Frequently Asked Questions

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+ WHAT IS YOGA?

Yoga cultivates health and wellbeing (physical, emotional, mental and spiritual) through the regular practise of a range of many different techniques, including postures and movement, breath awareness and breathing exercises, relaxation and concentration, self-inquiry and meditation. The word yoga, from the Sanskrit word yuj means to yoke or bind and is often interpreted as "union" of body, breath and mind. Around 2000 years ago the then primarily oral transmission of yogic practices were recorded in a text attributed to the Indian sage Patanjali. The Yoga Sutras are a collection of 195 statements that serve as a classical philosophical theory underlying most modern yoga practices today.

In the Yoga Sutras, Patanjali defines yoga as “the cessation of the fluctuations of the mind”. To subdue the fluctuations of the mind, the Yoga Sutra outlines eight aspects of yoga practice, known as the “8 limbs”: yama (observances towards others), niyama (observances we practice toward ourselves) asana (physical postures) pranayama (breathing) pratyahara (drawing the senses of perception inwards) dharana (concentration) dhyana (meditation) samadhi (bliss). Whilst these various aspects are not sequential, they need to be interwoven into an ongoing experiential practice to reach the freedom many yogis aspire to.

As we explore & gradually come to embody these eight limbs, our relationship with ourselves and to our external environment begins to change. Over time our ability to direct the focus of our attention inwards develops and we may experience samadhi (liberation, enlightenment, bliss).

Today most people practicing yoga are engaged in the third limb, asana, which are physical postures designed to purify the body and provide the physical strength and mental stamina required as a foundation for calming the fluctuations of the mind.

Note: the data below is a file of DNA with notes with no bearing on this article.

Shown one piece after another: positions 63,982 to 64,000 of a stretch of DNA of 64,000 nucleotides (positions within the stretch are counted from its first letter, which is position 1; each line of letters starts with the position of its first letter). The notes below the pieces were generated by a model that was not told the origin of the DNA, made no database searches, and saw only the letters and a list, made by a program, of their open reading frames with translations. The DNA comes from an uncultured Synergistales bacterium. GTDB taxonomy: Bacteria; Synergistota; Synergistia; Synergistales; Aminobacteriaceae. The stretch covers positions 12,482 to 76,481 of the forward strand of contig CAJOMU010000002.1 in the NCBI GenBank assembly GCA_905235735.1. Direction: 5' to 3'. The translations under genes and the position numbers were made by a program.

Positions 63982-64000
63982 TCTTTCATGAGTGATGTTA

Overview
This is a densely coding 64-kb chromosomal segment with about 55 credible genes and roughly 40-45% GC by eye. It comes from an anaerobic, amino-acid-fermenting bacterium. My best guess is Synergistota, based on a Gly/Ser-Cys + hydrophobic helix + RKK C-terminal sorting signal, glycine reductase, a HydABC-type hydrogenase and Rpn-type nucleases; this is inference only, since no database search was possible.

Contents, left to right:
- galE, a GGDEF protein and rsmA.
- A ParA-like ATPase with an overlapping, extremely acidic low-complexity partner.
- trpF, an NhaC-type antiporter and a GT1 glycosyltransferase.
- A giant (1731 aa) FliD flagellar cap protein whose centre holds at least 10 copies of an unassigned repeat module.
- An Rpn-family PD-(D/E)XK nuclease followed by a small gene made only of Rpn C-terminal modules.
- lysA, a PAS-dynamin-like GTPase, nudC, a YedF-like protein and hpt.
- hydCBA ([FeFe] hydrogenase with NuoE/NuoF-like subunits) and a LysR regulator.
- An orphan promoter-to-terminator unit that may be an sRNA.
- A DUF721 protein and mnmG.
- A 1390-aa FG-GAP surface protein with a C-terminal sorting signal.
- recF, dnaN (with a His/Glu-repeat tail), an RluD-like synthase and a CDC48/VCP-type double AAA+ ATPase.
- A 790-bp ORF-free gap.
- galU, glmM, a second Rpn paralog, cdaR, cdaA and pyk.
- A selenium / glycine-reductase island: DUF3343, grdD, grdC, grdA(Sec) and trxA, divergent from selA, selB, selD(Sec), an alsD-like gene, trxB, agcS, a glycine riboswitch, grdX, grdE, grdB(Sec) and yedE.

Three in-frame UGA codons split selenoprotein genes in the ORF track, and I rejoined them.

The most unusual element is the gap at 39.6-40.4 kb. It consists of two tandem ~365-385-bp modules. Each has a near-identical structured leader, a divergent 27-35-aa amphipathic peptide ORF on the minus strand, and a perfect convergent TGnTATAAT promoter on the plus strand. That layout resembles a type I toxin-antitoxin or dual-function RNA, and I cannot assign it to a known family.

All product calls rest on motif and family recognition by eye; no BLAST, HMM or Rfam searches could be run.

+ HOW MANY TIMES PER WEEK SHOULD I PRACTISE?

Yoga is amazing—even if you only practise for one hour a week, you will experience the benefits of the practice. Like anything, what you practise, you get good at. Many students come to class twice a week to keep their motivation up, and also practise on their own at home.

+ HOW IS YOGA DIFFERENT FROM STRETCHING OR OTHER KINDS OF FITNESS?

Unlike stretching or fitness, yoga is more than just physical postures. Patanjali's eight-fold path illustrates how the physical practice is just one aspect of yoga. Even within the physical practice, yoga is unique because we practice conscious awareness of the natural rhythm of the breath, whilst linking the movements of the body to the movements of the breath. This builds mental focus! Connecting the mind, body, and breath helps us to direct our attention inward. Through this process of inward attention, we learn to recognize our habitual thought patterns without needing to label them, judge them, or even change them. We become more aware of our experiences from moment to moment. The awareness that we cultivate is what makes yoga a practise, rather than a task or a goal to be completed. Your body will most likely become much more flexible, strong, and balanced by doing yoga, and ultimately so will your mind.